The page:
State and local governments do about 10 percent of the final spending in the national economy, employ one of every 12 workers and build 20 percent of all the structures. That's big business, and it means that the state and local government sector has pervasive effects on employment, income, prices and interest rates nationally.
Therefore, when things start to slide, as is now the case, the subject of how state and local governments are faring becomes more than academic. Specifically, are the decisions being made by these governments helping to buoy a sagging economy or are they making things worse?It is worth taking a close look at some history. The Great Depression of the 1930s was fed, to a major extent, by the behavior of state and local governments which, faced with diminishing tax revenues as incomes and property values plummeted, had to reduce spending sharply. The cutbacks were particularly detrimental to the poor, since local governments were universally the providers of relief. Things got so bad that there were widespread defaults on indebtedness by local governments, although most proved to be temporary.
Economists reviewing the behavior of state and local governments concluded that it had intensified upswings and downswings in the '30s instead of offsetting them.
As has been documented by Robert W. Rafuse Jr. of the Advisory Commission on Intergovernmental Relations, that pattern of fiscal perversity did not extend into the postwar years.
To the contrary, state and local government spending and revenues entered a period of sustained growth, seemingly impervious to the economic squalls that passed over the horizon.
In the 1980s, that pattern changed. The recession of 1981-82, the deepest since the Great Depression, took its toll on states and localities, which were already on short rations because of taxpayer revolts and cutbacks in federal assistance. By the time the economy hit bottom in late 1982, employment in state and local government had been reduced by 185,000 from the 1980 level, and capital spending, already in a decline, dropped off by about 10 percent in real terms.
State and local governments rebounded in the mid-1980s but have found their fiscal condition steadily deteriorating over the past three years.
Nonetheless, there are some positive aspects to the situation and some steps officials can take during the downturn.
For one thing, debt burdens are not excessive for the majority of state and local governments, and conditions in the tax-exempt bond market should be excellent for borrowers with acceptable credit ratings.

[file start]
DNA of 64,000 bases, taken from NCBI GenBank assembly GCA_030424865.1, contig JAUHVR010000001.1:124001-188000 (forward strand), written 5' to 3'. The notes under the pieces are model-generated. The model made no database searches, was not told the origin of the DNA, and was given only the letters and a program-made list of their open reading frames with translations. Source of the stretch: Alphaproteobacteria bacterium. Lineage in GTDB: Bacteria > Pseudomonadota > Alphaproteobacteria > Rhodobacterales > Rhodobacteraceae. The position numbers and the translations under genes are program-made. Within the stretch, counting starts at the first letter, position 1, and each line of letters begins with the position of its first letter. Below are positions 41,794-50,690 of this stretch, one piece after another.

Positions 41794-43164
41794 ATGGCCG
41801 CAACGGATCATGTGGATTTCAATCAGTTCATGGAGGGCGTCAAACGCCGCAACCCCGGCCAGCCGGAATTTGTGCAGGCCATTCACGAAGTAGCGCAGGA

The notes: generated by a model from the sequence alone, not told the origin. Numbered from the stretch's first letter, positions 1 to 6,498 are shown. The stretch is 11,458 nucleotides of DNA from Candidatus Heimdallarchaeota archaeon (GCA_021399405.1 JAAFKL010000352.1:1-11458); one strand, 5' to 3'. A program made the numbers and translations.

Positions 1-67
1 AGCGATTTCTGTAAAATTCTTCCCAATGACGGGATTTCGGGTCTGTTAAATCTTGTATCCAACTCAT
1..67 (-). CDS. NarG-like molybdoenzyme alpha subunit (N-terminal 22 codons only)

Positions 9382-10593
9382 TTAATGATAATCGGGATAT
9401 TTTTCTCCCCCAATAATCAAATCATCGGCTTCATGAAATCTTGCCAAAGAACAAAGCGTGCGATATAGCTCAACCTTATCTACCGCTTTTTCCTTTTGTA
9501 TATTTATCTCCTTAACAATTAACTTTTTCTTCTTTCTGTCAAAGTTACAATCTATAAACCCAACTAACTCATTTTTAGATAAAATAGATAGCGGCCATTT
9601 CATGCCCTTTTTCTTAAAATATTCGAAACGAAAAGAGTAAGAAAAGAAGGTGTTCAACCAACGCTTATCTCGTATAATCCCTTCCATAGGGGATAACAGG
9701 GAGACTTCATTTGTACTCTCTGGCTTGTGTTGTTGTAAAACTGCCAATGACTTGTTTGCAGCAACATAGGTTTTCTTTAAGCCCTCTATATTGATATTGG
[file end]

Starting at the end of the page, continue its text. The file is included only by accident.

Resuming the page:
In fact, favorable interest rates, construction costs and land acquisition prices strongly suggest that now is the time to borrow and build.
This is not to be seen as an open invitation to profligacy. Rather, the point is that with slack in the economy, with both workers and capital underemployed, and land prices soft, it makes sense for those who have the means to reap the curious rewards offered by hard times.
And how much better it would be if state and local governments, rather than stepping on the spending accelerator when the economy is racing and slamming on the brakes when it is laboring, would smooth out the ride.
Capital spending (either new construction or refurbishing) is well suited for that smoothing function because, if plans are readily at hand, it masses the spending in a short time and typically does not saddle future operating budgets with a legacy of ongoing services.
Furthermore, capital expenditure can be financed by long-term borrowing, whereas operating expenditures cannot, and borrowing during times of economic retrenchment by those with acceptable credit can be done on favorable terms.
Of course, going to the voters, when that is necessary, is not perceived as very attractive in times of economic distress. But the public may be susceptible to the argument that it is better to conserve present revenues to meet immediate spending needs and to take advantage of favorable market conditions to make improvements that will be paid for from future revenues when times are better.
There might even be some voter appeal in the paradox that capital investment during a recession by governments with a solid credit standing is not merely a wise move for those governments but a plus for the national economy.
(John E. Petersen is senior director of the Government Finance Research Center.)